Porch lights and motion lights on a home can serve as a neon welcome sign for bugs. Since insects are drawn to the light source, she suggests putting lights in your yard that aim at your front door or elsewhere rather than having light fixtures affixed to the outside of your home.
Inside, she said, open things up and let the light shine and air flow.
“Rooms that are seldom used, or dark cabinets and closets where the air doesn’t move, can be ideal hiding places for pests,” Hurley said.
She said that since most nuisance bugs typically don’t like air movement, it is important to open up rooms and turn on fans to help discourage unwanted guests in low-traffic and lesser-used areas of your home.
Hurley said it’s good to open windows so long as they have screens you’ve already checked for any holes or tears and have ensured they fit snuggly with no gaps. It is also important to clean your screens of dust and debris, including the area between the ledge, screen and window, before opening them up. Otherwise, dust and unwanted pollutants that may have gathered on the screen can blow into your home.
Read the label before you clean
When using cleaning products, Hurley said it is crucial to follow instructions. She cautioned that even if you use tried-and-true products regularly, you may be using them incorrectly and possibly in ways that can harm you, your family or pets.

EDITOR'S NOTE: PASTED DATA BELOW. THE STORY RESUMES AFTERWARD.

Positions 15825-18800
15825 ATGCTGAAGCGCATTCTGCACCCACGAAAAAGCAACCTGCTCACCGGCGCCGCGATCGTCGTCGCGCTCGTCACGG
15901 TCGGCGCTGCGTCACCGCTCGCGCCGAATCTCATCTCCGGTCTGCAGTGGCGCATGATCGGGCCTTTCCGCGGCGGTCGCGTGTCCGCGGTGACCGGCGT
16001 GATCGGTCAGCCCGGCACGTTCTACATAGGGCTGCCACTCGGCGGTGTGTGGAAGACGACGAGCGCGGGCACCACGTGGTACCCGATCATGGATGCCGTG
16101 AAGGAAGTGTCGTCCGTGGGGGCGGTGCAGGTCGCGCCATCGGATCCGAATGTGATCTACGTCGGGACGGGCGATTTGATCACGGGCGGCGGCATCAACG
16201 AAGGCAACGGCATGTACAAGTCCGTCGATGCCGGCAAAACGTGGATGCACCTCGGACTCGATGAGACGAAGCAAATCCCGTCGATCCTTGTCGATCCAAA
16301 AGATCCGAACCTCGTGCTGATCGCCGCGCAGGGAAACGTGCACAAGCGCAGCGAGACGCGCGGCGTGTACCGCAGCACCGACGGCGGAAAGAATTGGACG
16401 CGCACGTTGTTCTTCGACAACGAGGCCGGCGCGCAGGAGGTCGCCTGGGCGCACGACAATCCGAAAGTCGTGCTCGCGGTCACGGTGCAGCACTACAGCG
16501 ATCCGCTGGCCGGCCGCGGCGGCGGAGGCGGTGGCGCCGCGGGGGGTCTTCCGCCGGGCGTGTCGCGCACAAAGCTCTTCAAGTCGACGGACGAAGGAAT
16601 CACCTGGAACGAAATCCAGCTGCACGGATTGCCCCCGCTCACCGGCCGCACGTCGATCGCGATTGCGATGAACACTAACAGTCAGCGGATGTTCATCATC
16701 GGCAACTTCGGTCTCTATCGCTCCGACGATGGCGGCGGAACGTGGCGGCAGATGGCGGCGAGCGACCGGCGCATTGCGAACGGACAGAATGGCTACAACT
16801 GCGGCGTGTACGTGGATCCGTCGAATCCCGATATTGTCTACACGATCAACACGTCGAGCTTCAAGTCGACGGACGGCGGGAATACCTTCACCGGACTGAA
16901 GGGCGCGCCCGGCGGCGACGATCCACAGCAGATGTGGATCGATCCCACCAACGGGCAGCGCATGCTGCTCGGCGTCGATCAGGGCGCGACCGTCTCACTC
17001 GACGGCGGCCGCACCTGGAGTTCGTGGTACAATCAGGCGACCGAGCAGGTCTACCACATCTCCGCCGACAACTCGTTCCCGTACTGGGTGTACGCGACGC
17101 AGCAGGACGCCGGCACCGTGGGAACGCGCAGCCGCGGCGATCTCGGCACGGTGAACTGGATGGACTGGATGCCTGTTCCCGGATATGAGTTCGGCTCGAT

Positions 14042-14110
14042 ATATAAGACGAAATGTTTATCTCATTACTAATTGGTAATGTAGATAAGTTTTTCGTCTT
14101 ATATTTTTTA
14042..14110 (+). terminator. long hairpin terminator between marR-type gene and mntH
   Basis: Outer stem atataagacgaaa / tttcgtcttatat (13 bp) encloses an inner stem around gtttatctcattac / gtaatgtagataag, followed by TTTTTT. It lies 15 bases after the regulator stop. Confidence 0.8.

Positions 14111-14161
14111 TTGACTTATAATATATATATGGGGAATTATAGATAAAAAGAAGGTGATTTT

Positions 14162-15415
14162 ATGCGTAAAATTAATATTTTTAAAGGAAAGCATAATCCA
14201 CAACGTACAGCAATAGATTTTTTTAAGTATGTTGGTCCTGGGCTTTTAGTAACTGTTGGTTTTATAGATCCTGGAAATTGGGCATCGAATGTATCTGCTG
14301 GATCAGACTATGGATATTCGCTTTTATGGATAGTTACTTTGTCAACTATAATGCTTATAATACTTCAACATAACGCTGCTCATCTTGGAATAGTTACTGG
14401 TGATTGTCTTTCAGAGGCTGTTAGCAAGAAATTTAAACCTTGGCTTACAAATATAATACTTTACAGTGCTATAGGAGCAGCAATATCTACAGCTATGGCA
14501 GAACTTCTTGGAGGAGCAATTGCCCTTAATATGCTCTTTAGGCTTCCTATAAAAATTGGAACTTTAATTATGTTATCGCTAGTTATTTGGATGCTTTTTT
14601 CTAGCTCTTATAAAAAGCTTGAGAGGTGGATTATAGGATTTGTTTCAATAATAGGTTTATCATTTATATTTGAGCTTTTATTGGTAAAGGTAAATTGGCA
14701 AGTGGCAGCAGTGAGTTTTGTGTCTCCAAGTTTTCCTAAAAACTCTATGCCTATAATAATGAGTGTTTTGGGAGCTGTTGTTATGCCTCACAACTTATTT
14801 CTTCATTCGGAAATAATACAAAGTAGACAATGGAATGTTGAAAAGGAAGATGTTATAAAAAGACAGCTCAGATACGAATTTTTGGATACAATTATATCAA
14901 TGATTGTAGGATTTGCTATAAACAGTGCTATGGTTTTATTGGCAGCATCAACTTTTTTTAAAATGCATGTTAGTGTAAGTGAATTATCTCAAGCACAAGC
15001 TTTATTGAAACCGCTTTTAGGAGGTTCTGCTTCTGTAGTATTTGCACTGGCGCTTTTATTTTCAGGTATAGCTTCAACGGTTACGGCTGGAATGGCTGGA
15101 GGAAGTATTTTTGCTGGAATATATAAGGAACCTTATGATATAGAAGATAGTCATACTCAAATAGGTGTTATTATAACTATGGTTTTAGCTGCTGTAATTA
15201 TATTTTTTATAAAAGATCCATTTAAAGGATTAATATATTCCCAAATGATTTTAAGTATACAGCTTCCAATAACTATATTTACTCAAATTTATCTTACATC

“Formulations change, the concentration needed to safely and effectively clean can change, and application instructions can change and differ between products that you may assume are similar,” Hurley said. “Remember that using more doesn’t equate to getting something cleaner—you could just be harming yourself or your family.”
When using cleaning products make sure you wear gloves and take necessary safety precautions as stated on the label. Also make sure the room you are cleaning is well-ventilated and that you do not combine cleaning products.
It is also key to properly dispose of all pesticides, herbicides and cleaning products you don’t use. Contact your city or county to see if they have a hazardous waste collection site. If not, ask if they have a day and location for members of the community to safely dispose of these products.
Never throw pesticides away in the trash. The potential for them to reach a landfill where they can poison wildlife, the soil or eventually the groundwater is too great. In most places, it is also illegal.
A helpful educational website both Hurley and the EPA recommend is the National Pesticide Information Center.
Just as you don’t want clutter providing pests a place to live and breed inside your home, the same goes for your yard.